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Old 29 November 2006, 19:25   #11
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I'm surprised that the RNLI haven't been forced by obsessive Health and Safety people to use dummies instead.
The Fire Brigade use dummies for practice casevacs. Because of standard weights etc. I go to briefings with the Fire Brigade and its quite amusing listening to them tutting about lifting real people. And I thought you had to be fit to be in the Fire Brigade.
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Old 29 November 2006, 19:25   #12
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I was just curious as to whether anyone practises MOB procedure with real people. I know RNLI and other rescue services do. Perhaps next year a group of us could get together and practice before going to the Pub .
Andy, I'll volunteer after I've been to the pub.....
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Old 29 November 2006, 19:41   #13
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I was just curious as to whether anyone practises MOB procedure with real people. I know RNLI and other rescue services do. Perhaps next year a group of us could get together and practice before going to the Pub .
Who are you going to throw over the side?

Never tried it but the sea temp here is so low you don't have much time anyway before you needn't worry about whether you bump their head on the hull or not, because apparently the life expectancy in winter sea temps is about 2 minutes!
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Old 29 November 2006, 19:45   #14
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Andy, I'll volunteer after I've been to the pub.....
Just concentrate on getting me home after the pub
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Old 29 November 2006, 19:47   #15
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Who are you going to throw over the side?

Never tried it but the sea temp here is so low you don't have much time anyway before you needn't worry about whether you bump their head on the hull or not, because apparently the life expectancy in winter sea temps is about 2 minutes!
Surprised you don't hit yer head on Ice before you go in the drink. Do you get Ice flows at Port Stanley
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Old 29 November 2006, 19:56   #16
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Surprised you don't hit yer head on Ice before you go in the drink. Do you get Ice flows at Port Stanley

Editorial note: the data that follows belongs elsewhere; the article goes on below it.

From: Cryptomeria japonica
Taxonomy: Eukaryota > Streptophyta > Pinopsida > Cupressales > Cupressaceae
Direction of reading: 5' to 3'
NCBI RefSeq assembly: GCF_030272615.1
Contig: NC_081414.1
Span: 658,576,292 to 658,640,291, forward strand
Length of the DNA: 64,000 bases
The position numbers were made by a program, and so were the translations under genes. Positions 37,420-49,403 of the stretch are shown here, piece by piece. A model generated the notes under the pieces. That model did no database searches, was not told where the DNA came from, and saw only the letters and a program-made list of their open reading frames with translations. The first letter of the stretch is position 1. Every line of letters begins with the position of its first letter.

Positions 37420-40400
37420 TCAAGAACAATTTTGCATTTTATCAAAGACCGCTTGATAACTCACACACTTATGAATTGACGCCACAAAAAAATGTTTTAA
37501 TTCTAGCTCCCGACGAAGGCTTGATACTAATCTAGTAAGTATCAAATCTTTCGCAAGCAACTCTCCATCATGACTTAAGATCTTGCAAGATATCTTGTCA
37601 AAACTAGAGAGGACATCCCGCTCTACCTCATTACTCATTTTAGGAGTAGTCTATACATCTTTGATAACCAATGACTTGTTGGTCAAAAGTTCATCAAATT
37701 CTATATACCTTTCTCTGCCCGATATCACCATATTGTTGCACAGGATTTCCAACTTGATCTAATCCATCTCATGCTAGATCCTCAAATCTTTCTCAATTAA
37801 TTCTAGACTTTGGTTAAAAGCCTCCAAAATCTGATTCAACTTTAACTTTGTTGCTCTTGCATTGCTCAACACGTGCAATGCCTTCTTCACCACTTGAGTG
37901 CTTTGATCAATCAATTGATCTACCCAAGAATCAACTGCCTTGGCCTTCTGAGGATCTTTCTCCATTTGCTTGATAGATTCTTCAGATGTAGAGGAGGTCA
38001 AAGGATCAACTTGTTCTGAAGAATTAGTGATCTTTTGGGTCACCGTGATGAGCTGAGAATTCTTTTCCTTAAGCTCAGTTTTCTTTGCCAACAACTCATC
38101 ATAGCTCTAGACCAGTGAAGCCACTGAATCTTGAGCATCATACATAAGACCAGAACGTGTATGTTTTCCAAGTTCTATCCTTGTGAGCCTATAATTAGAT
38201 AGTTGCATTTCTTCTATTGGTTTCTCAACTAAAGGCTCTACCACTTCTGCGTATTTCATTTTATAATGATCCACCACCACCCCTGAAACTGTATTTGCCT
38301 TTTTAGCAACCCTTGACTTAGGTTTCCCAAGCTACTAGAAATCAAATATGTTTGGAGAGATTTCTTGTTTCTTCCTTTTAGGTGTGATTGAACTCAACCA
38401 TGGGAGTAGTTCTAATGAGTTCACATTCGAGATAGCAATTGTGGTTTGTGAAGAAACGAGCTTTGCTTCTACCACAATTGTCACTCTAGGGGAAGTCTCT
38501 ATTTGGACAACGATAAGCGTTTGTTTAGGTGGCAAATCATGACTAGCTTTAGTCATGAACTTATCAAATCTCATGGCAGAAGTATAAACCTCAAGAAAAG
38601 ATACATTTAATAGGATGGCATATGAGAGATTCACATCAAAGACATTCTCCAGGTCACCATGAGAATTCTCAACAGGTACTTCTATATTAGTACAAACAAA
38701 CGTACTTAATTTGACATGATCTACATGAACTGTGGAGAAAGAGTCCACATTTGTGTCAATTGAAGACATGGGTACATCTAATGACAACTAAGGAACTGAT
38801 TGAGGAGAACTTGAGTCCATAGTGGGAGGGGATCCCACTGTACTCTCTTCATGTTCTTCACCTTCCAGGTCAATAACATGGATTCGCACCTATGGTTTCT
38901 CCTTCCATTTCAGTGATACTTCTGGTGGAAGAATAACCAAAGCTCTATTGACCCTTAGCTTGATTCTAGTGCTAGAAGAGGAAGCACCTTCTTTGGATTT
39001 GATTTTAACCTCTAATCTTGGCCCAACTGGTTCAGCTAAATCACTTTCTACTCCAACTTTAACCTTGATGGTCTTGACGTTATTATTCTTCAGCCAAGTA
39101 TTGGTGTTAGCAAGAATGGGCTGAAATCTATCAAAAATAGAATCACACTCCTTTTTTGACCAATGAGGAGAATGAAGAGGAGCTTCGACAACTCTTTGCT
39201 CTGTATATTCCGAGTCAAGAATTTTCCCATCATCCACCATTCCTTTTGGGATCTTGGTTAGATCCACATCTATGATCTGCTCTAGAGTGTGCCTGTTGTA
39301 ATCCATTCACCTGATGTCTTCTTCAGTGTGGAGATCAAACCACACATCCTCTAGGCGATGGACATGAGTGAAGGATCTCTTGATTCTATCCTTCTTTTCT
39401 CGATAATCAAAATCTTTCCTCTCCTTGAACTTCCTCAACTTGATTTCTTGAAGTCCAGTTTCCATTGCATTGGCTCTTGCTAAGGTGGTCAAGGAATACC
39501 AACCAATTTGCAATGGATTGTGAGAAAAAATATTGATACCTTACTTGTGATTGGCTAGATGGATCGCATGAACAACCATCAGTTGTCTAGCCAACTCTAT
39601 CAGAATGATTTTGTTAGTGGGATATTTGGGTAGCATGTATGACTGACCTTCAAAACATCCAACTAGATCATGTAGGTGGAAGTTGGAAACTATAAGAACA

No, the odd iceberg drifts past to the south if bits fall off the Antarctic, but thats all. The sea is just cold because like you, we have a current coming up from the south, but instead of from Mexico it comes from the Antarctic, so skinny dipping is not really on the agenda or bits can fall off
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Old 29 November 2006, 22:06   #17
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I used to practice when I was sailing a lot... It was an aweful lot slower getting back to the victim than in a RIB, that's for certain.

I figure I get lots of practice retrieving my baseball hat which generally goes flying off my pointy head at least once in every three outings! My trusty SO performs the duties of "spotter" admirably as I wheel about. I think we only drop our speed to about 20 knots to pick it up now. I suppose if it was a body we might drop the speed a little more...

Since I suspect that your query is serious, I have considered something like this: http://www.markuslifenet.com/71MLRIB.htm

I dive alone most of the time and I know my better half would never be able to haul me back in if I was incapacitated or worse!
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Old 29 November 2006, 22:09   #18
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Since I suspect that your query is serious, I have considered something like this: http://www.markuslifenet.com/71MLRIB.htm
Soon to be fitted to all MOD safety boats.
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Old 29 November 2006, 23:38   #19
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Looks very similar to the orange plastic netting you find on building sites - i suspect the plastic netting is quite a bit cheaper though!!!
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Old 30 November 2006, 01:08   #20
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Looks very similar to the orange plastic netting you find on building sites - i suspect the plastic netting is quite a bit cheaper though!!!
I was going to comment on your first post, but this one'll do quite nicely.

I took a look at the orange netting for just this purpose. I found it to be a) not "tall" enough (as it's supposed to be rigged), b) nowhere near strong enough (though that's a guess), c) tough to join together to form a big enough piece of netting.

I think a coarser weave nylon net would do the trick (as the net in Stoo's post demonstrates, though I'd like it a bit tighter than what they've got.)

I mostly dive off my boat, quite often solo, so the rig has to be manageable by two people minimum (I assume that even if I'm solo, the incapacitated divers buddy will be there.)

Worst case would be to have to recover one unconscious person while solo; in that case, I would figure on getting them attached to the boat, head clear of the water, and scream for help on the VHF.

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